The book opens with a prescient quote from the Bengali poet Shamsur Rahman: "Freedom, you are an arbour in the garden, the koel's song, glistening leaves on banyan trees, my notebook of poetry, to scribble as I please." A Golden Age pays tribute, with sensitivity and restrained passion, to those who fought for one such arbour: a country to call home.

Reader Reviews

Marganna

A Golden Age: Tahmima Anam
From the first sentence I knew this story was going to capture my attention. Since I have very little knowledge of this part of the world, culture and the struggles of the people, the story kindled a desire to learn more history of Bangladesh, the ...   Read More

Marganna

A Golden Age: Tahmima Anam
From the first sentence I knew this story was going to capture my attention. Since I have very little knowledge of this part of the world, culture and the struggles of the people, the story kindled a desire to learn more history of Bangladesh, the ...   Read More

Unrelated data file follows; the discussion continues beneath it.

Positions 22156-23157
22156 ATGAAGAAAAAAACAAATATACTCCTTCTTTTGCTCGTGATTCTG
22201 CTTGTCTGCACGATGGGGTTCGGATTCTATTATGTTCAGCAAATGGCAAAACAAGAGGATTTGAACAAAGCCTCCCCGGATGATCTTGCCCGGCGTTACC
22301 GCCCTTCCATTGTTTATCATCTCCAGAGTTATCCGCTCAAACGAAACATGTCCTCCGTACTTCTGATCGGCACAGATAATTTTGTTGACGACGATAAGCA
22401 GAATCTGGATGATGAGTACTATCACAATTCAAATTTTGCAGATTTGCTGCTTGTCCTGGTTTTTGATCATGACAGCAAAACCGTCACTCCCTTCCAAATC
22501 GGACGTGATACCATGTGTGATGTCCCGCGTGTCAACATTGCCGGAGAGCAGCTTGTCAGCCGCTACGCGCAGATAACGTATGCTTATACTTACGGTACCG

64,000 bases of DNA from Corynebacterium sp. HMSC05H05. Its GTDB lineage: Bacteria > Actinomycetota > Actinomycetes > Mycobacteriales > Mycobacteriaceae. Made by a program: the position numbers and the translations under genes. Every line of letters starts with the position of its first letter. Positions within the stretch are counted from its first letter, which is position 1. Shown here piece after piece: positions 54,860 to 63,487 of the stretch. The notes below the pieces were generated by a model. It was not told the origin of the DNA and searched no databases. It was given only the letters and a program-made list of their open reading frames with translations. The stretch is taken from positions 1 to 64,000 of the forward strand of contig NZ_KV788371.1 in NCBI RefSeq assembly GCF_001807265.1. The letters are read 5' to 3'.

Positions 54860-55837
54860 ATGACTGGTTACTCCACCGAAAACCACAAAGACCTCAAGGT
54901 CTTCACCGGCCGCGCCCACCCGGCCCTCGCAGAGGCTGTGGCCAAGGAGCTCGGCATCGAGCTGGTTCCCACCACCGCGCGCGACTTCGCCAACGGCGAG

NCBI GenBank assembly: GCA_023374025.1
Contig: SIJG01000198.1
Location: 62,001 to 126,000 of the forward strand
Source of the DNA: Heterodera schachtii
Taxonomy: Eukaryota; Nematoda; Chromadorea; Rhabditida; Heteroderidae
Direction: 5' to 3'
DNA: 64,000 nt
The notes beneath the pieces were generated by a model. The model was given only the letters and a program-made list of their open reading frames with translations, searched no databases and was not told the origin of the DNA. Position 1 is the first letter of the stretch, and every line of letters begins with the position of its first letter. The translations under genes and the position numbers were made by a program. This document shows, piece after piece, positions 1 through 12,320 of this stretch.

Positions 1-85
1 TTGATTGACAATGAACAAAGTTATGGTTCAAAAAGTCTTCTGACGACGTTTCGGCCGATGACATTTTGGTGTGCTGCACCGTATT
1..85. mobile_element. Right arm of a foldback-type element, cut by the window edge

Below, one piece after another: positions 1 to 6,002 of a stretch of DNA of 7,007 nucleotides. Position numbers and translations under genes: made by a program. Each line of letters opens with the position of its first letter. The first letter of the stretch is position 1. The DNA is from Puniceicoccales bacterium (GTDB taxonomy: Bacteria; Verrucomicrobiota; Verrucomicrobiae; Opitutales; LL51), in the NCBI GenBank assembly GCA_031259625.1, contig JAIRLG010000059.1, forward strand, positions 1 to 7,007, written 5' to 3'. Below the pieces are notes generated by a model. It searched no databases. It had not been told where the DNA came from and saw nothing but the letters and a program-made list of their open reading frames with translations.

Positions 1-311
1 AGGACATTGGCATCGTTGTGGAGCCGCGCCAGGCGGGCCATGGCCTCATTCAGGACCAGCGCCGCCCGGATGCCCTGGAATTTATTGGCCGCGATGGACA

Kim

A Golden Age
A Golden Age by Tahmima Anam, is set during the Bangladesh War of Liberation. The protagonist, Rehana Haque, is just an average mother. Her interests revolve around her children's and her friends. She's got no interest in politics, and is taken...   Read More

Barbara

A Golden Age
This is historical fiction at it's best; I knew very little about the Bangladesh war for independence before reading it. This is Tahmima Anam's first novel, but hopefully not her last. She writes beautifully with vivid, poetic descriptions. All ...   Read More

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Beyond the Book

First-time novelist Tahmima Anam has written for The New York Times, Granta and The New Statesman. Links to some of her articles are provided on her website. Her father, Mahfuz Anam, is the editor of The Daily Star, Bangladesh's foremost English language daily newspaper and chairman of a Bangladeshi NGO called the Freedom Foundation. Her grandfather was journalist, politician and writer Abul Mansur Ahmed, who founded the Bangladesh Awami League and was imprisoned for four years between 1958 and 1962 when martial law was declared.

In an interview on NPR, Anam explains that her main character, Rehama, is based on her own grandmother's experience and that one of the other main characters is based on her uncle.

The Bangla2000 ...